Whitehorn Financial Group blog | Jun 2, 2016

Managing risk when building in challenging locations

AEC firms recognize the upsides of exploring new, emerging markets. Whitehorn Financial's Steve Whitehorn offers four principles that can help guide you to success.

Whitehorn Financial Group blog | Mar 10, 2016

Value engineering: How to manage the process and limit the risk of VE

AEC consultant Steve Whitehorn shares several ways in which architects can be more effective managers of value-engineered change.

Whitehorn Financial Group blog | Feb 17, 2016

Developing a strategy for getting paid on time

Though talking about money can be difficult, creating and following a clear plan for getting paid is essential for your firm to thrive, writes Steve Whitehorn of Whitehorn Financial.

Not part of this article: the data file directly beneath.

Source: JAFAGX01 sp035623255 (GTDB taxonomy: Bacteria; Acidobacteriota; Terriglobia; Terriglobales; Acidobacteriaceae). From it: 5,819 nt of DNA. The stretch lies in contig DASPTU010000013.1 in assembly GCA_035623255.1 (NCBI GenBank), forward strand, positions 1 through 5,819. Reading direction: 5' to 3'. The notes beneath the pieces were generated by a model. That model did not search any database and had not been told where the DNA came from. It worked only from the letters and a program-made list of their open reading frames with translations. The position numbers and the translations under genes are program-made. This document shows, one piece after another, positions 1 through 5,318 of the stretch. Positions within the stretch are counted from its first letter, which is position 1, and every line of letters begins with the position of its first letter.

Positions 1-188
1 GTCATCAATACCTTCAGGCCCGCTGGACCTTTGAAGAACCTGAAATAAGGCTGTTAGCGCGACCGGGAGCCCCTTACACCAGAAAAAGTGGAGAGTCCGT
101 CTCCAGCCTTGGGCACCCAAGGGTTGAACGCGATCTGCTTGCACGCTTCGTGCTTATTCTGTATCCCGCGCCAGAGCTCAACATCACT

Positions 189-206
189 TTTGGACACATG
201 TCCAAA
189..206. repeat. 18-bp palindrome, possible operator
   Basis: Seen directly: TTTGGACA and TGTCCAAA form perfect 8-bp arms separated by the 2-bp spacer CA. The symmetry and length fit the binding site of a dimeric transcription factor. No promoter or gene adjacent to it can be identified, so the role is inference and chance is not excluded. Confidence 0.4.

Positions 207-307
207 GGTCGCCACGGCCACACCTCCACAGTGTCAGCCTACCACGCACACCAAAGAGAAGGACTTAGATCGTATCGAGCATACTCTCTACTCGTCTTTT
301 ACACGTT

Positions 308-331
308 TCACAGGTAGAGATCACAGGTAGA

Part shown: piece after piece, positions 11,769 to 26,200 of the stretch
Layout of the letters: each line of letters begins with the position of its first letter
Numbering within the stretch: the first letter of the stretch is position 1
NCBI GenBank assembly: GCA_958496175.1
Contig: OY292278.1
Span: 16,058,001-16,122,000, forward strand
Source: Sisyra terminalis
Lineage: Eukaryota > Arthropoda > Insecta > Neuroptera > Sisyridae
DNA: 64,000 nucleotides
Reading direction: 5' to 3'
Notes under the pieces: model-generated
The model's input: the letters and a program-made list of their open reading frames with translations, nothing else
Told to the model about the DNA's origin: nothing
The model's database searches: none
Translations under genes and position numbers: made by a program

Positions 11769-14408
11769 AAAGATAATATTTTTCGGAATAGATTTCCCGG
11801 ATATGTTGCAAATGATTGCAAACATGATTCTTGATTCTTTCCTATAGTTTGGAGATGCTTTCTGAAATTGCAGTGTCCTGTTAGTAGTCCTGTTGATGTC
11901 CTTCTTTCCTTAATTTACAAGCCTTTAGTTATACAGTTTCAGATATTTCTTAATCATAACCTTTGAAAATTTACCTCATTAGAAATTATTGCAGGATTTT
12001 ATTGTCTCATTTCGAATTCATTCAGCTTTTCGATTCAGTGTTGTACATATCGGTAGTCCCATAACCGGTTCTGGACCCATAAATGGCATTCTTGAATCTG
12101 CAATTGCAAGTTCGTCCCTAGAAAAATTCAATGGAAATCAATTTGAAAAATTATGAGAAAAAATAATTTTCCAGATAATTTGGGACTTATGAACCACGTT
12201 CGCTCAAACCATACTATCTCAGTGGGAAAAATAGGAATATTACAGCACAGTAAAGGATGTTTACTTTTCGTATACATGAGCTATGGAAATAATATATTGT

Whitehorn Financial Group blog | Aug 28, 2015

How to transition leadership within your architecture firm, Part 2

Close to retiring? Without a plan for leadership transition, you might not foster candidates who will be capable of taking over the reins, says Whitehorn Financial's Steve Whitehorn.

Whitehorn Financial Group blog | Aug 27, 2015

How to transition leadership within your architecture firm, Part 1

In order for your firm to thrive and preserve your legacy after retirement, it is essential that you create a strategic plan to not only transition ownership of your firm but its leadership as well.

Whitehorn Financial Group blog | May 10, 2015

Harness the connection between managing risk and increasing profitability, Part 2

In Part 1, we covered taking control of the submittals schedule and managing RFIs. Let’s move on to properly allocating substitutions and limiting change orders.

More In Category





Magazine Subscription
Subscribe

Get our Newsletters

Each day, our editors assemble the latest breaking industry news, hottest trends, and most relevant research, delivered to your inbox.

Subscribe

Follow BD+C: